Levelling the Lords

In the inaugural blog of our Revolutionary Stuart Parliaments series, the editor of our new House of Lords 1640-60 section Dr David Scott, and Dr Sarah Mortimer of Christ Church, Oxford, consider the politics behind the abolition of the House of Lords in 1649… In November 1648, after a summer and autumn of hard-fought victories against royalist insurgents and Scottish invaders, the New Model Army … Continue reading Levelling the Lords

Female Dukes

In the latest post for the Georgian Lords, Dr Stuart Handley considers the cases of peerages held by women in the 18th century, and the way in which they were able to exercise political influence even though denied a seat in Parliament. In a note on page 4 of his biography of Winston Churchill, published in 2001, Roy Jenkins allows himself a somewhat waspish comment … Continue reading Female Dukes

‘As in your wisdom you shall think meet’: Remote working in Parliament in the early modern period

In this special collaborative blog, members of the History of Parliament’s two House of Lords sections, Dr Andrew Thrush, editor of the Elizabethan Lords, and Dr Stuart Handley, senior research fellow for the Lords 1715-90, consider ways in which the upper House established ways of remote working in the days before Zoom… Contrary to what one might suppose, ‘remote working’ is nothing new in parliamentary … Continue reading ‘As in your wisdom you shall think meet’: Remote working in Parliament in the early modern period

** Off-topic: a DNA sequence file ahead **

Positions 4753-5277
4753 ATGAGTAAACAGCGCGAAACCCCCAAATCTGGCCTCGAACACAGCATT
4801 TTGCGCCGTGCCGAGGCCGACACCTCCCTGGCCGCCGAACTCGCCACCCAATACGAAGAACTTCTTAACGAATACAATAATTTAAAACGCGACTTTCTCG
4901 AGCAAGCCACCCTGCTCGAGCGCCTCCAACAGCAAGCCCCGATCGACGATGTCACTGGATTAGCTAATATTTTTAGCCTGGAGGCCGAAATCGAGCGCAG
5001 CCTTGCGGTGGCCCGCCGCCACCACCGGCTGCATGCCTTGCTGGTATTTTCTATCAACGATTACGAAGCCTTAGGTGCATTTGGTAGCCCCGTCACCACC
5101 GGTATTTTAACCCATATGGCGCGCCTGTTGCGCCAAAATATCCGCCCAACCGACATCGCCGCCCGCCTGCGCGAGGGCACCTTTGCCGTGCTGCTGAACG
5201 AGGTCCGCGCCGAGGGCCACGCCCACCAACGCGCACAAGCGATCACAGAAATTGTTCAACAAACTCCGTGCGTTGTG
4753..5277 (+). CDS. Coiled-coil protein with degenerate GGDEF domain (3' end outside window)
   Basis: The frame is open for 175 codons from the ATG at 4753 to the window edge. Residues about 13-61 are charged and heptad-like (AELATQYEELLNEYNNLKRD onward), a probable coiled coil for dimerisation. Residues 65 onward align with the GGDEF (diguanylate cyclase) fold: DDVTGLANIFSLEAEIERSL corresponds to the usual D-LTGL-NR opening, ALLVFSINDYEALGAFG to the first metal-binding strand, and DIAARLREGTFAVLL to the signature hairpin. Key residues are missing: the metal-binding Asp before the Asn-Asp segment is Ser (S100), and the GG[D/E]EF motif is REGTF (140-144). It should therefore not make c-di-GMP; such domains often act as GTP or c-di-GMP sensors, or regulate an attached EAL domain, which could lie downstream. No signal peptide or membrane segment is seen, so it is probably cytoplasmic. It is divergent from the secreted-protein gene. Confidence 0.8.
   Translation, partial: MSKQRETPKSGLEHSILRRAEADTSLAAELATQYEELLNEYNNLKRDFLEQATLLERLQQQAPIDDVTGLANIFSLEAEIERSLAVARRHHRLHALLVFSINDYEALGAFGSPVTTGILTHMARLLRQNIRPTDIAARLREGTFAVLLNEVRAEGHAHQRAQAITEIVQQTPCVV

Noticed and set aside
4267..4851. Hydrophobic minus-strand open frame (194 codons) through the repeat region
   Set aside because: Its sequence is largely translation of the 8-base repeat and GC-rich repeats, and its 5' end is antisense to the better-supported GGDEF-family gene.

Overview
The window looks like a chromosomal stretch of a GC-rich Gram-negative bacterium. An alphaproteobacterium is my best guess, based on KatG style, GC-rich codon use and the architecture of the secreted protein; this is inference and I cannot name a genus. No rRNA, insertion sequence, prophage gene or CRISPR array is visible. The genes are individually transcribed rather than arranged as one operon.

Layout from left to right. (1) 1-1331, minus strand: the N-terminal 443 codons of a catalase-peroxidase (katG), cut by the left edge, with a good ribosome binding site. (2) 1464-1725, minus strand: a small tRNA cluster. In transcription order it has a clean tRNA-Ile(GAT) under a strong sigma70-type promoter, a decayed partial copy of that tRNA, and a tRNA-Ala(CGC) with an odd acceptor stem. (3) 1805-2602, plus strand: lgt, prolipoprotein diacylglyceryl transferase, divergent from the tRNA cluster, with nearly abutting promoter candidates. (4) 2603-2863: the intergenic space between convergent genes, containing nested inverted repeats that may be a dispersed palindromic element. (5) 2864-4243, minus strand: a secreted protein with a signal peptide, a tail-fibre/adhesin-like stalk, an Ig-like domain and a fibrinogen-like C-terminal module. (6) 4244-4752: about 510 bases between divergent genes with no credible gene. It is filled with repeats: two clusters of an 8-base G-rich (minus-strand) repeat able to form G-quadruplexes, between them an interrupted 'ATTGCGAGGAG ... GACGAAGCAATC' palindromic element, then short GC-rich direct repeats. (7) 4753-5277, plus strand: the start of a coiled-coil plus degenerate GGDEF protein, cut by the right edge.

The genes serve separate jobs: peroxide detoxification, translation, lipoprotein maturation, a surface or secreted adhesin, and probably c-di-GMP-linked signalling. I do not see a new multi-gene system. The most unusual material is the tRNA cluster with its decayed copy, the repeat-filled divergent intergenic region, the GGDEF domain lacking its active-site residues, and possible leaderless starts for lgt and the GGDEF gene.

New project: the Elizabethan House of Lords

A new year at the History of Parliament Trust sees the start of a new project. Research on the House of Lords 1558-1603 will complement our Commons project during the reign of Queen Elizabeth I by exploring the members of the upper chamber. Dr Andrew Thrush, editor of the project, explains more… The History of Parliament is delighted to announce the creation of a new, … Continue reading New project: the Elizabethan House of Lords

Yorkist Parliaments, but not at York

At the beginning of this week, the government sparked debate by announcing the possibility of relocating the House of Lords away from Westminster to the city of York. But this is not the first time that the city has been considered as a parliamentary host, as Dr Hannes Kleineke, editor of our Commons 1461-1504 section, explains… In the light of suggestions that the House of … Continue reading Yorkist Parliaments, but not at York